Lydia has vanished.
Lydia, who’s never broken any rules, except falling in love with the wrong boy. Lydia, who’s been Piper’s best friend since they were children. Lydia, who never even said good-bye.
Convinced the police are looking in all the wrong places, eighteen-year-old Piper Sail begins her own investigation in an attempt to solve the mystery of Lydia’s disappearance. With the reluctant help of a handsome young detective, Piper goes searching for answers in the dark underbelly of 1924 Chicago, determined to find Lydia at any cost.
When Piper discovers those answers might stem from the corruption strangling the city—and quite possibly lead back to the doors of her affluent neighborhood—she must decide how deep she’s willing to dig, how much she should reveal, and if she’s willing to risk her life of privilege for the sake of the truth.
Potentially Sensitive Areas: Guns, Violence, Criminal culture
Booklist (November 15, 2016 (Vol. 113, No. 6))
Grades 9-12. Piper Sail, 18, lives in the choicest area of 1924 Chicago, but that doesn’t stop her best friend from disappearing. That event causes headstrong Piper to throw off her socialite trappings and get down and dirty, combing the seedier parts of the city as she tries to discover what happened to Lydia. Because this is almost as much a romance as it is a mystery, Piper has several able fellows hovering about: a police detective, a baseball player, and a journalist. There’s a good, solid mystery here, but the many subplots (Piper’s family situation; her acquisition of a dog; the inner workings of the Chicago underworld) sometimes intrude, and the Roaring Twenties setting seems more affect than effect. But Piper is a strong, sharp heroine, and her abilities—from stretching the truth to often foolhardy bravery—prevent her from being a paper doll. Fans will note that the final pages indicate Piper will have a future seeking out Chicago’s “underbelly.” So more chances to solve another mystery: who’s the right guy for her?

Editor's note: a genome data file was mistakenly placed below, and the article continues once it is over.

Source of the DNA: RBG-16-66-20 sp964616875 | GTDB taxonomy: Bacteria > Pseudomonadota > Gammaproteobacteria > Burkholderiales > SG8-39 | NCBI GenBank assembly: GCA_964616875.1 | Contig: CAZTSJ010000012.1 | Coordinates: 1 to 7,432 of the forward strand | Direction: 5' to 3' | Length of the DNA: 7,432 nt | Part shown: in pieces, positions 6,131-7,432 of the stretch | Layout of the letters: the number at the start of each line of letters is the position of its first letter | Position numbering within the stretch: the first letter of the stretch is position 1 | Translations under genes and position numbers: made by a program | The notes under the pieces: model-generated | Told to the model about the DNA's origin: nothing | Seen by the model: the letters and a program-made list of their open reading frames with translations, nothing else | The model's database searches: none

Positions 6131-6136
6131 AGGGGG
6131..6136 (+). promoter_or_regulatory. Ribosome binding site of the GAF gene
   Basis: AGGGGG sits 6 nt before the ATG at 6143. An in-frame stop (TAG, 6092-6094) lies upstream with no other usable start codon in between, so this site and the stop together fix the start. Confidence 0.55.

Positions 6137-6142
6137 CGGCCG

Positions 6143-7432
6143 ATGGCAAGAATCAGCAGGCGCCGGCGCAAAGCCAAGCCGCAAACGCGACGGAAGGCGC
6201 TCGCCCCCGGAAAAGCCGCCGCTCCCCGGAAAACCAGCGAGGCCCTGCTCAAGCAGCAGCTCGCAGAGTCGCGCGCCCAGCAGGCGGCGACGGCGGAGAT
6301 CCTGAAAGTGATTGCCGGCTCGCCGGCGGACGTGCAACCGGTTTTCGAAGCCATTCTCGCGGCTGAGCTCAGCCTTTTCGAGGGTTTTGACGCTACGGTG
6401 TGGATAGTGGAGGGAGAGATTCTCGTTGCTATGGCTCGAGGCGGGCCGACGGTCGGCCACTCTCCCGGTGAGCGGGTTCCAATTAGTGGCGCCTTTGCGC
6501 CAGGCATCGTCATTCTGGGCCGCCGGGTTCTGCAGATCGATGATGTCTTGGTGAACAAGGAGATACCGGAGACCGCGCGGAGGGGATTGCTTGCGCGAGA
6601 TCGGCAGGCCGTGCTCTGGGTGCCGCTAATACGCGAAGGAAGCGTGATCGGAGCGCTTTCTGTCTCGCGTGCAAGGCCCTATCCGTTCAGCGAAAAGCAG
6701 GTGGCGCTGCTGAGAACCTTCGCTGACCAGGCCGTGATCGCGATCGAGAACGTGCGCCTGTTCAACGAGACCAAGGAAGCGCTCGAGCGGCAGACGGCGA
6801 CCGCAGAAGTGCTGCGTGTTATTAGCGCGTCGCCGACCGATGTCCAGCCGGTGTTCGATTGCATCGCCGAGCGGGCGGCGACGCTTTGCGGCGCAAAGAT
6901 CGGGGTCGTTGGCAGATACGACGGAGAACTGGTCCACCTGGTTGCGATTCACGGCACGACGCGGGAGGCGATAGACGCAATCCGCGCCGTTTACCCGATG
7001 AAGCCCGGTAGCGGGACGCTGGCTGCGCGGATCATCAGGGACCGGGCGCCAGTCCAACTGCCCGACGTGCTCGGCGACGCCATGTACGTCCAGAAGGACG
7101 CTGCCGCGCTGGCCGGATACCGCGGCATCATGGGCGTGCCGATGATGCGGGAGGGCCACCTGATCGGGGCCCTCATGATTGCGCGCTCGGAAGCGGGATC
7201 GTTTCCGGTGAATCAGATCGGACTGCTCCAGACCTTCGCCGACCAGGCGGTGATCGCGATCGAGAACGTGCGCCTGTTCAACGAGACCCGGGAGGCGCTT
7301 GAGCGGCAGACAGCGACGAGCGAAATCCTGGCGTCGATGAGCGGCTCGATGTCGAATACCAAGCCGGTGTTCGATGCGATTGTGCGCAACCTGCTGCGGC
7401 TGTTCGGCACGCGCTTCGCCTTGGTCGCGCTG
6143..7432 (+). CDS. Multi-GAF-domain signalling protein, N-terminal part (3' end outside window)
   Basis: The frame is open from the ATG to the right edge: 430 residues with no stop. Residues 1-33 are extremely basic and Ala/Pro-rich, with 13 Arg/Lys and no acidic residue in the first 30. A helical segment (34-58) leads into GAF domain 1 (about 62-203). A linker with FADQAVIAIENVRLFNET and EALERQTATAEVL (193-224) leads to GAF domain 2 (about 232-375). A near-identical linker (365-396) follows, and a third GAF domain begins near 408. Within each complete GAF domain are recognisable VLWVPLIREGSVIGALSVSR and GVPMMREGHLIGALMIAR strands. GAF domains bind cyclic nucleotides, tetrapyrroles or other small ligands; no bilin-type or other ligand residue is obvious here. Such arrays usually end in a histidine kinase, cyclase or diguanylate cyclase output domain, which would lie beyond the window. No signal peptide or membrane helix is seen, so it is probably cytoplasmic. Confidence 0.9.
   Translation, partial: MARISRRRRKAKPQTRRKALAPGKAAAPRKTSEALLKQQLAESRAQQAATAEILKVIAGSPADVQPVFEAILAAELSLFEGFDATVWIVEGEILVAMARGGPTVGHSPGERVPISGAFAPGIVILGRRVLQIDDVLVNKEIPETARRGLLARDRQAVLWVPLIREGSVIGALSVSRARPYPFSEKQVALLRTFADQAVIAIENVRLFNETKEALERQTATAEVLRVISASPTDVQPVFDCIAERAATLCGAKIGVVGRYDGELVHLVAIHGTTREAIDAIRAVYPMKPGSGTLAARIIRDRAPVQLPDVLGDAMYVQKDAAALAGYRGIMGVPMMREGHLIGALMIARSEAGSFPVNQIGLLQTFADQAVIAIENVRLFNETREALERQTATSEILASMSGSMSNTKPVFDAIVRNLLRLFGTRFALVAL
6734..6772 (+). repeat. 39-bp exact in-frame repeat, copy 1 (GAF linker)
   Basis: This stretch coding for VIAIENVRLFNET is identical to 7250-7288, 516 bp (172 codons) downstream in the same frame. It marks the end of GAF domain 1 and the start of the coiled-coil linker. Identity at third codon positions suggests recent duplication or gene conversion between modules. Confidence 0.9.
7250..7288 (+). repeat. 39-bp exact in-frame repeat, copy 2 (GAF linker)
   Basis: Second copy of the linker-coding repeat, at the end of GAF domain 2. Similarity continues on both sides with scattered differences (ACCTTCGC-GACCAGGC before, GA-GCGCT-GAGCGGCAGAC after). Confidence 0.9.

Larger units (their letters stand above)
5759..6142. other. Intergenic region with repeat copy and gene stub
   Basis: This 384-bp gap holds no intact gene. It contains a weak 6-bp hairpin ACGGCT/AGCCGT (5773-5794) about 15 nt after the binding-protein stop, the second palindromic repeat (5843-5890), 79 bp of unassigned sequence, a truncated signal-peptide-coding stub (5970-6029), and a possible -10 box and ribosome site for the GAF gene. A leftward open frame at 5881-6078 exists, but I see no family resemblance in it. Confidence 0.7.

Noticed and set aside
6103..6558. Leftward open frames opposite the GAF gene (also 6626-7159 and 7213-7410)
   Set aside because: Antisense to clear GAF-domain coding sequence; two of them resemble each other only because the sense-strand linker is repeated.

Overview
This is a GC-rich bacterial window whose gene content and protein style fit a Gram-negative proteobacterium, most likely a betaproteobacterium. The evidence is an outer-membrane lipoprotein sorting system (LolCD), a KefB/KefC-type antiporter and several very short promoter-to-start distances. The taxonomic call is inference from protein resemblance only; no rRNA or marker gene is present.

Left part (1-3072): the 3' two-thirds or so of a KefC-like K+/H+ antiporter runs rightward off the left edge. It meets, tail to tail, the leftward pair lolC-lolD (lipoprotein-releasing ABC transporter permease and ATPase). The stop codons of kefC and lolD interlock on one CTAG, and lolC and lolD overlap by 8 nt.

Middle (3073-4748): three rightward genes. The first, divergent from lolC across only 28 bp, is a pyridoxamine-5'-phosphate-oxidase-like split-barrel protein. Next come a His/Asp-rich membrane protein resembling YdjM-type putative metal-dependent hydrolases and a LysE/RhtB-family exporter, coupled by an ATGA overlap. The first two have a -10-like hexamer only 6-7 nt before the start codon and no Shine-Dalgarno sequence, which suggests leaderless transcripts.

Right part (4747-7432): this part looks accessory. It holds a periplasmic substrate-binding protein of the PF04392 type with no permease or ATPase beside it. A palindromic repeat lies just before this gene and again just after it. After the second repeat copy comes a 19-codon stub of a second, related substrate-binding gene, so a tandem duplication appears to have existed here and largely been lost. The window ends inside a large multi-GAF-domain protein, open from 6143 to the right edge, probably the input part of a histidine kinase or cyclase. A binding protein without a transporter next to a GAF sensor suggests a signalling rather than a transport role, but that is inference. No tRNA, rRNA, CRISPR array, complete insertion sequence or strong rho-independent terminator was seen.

Kirkus Reviews (December 1, 2016)
A debutante eschews convention to investigate the suspicious disappearance of her best friend.With her bobbed hair and plucky attitude, Piper Sail pushes boundaries, but she isn’t quite a flapper. Living in 1920s Chicago with her brother and father—a powerful and wealthy attorney—the white teen has enjoyed a life of privilege alongside her best friend, Lydia LeVine, also white and the daughter of an affluent doctor. Lydia suffers from devastating seizures, which her father dismisses until they occur publicly. When Lydia suddenly disappears, Piper, unable to quietly sit by with her hands folded, launches her own investigation. Soon the spirited ingénue finds herself entrenched in a dark web of secrets, speak-easies, and Mafiosi, and everyone—from Lydia’s family to their hired help (including a black housekeeper with distressingly stereotyped speech patterns) to Lydia’s employer—seems like a prime suspect. Aided by a handsome young detective, Piper plunges herself further into the case, going undercover in an effort to bring Lydia justice, which leads Piper to face some hard truths about her society life. After a somewhat slow and stiff start, readers will be rewarded for their patience as tensions grow and red herrings abound. Morrill has a keen eye for historical details and setting, making Jazz Age Chicago Piper’s invisible yet omnipresent sidekick. Here’s hoping this won’t be the last case for this strong and admirable female sleuth to solve. A mostly well-crafted historical whodunit. (Historical mystery. 12-16)
About the Author
Stephanie Morrill is the author of several young adult novels, including the 1920’s mystery, The Lost Girl of Astor Street). Despite loving cloche hats and drop-waist dresses, Stephanie would have been a terrible flapper because she can’t do the Charleston and looks awful with bobbed hair.
She and her near-constant ponytail live in Kansas City with her husband and three kids. Her website is StephanieMorrill.com
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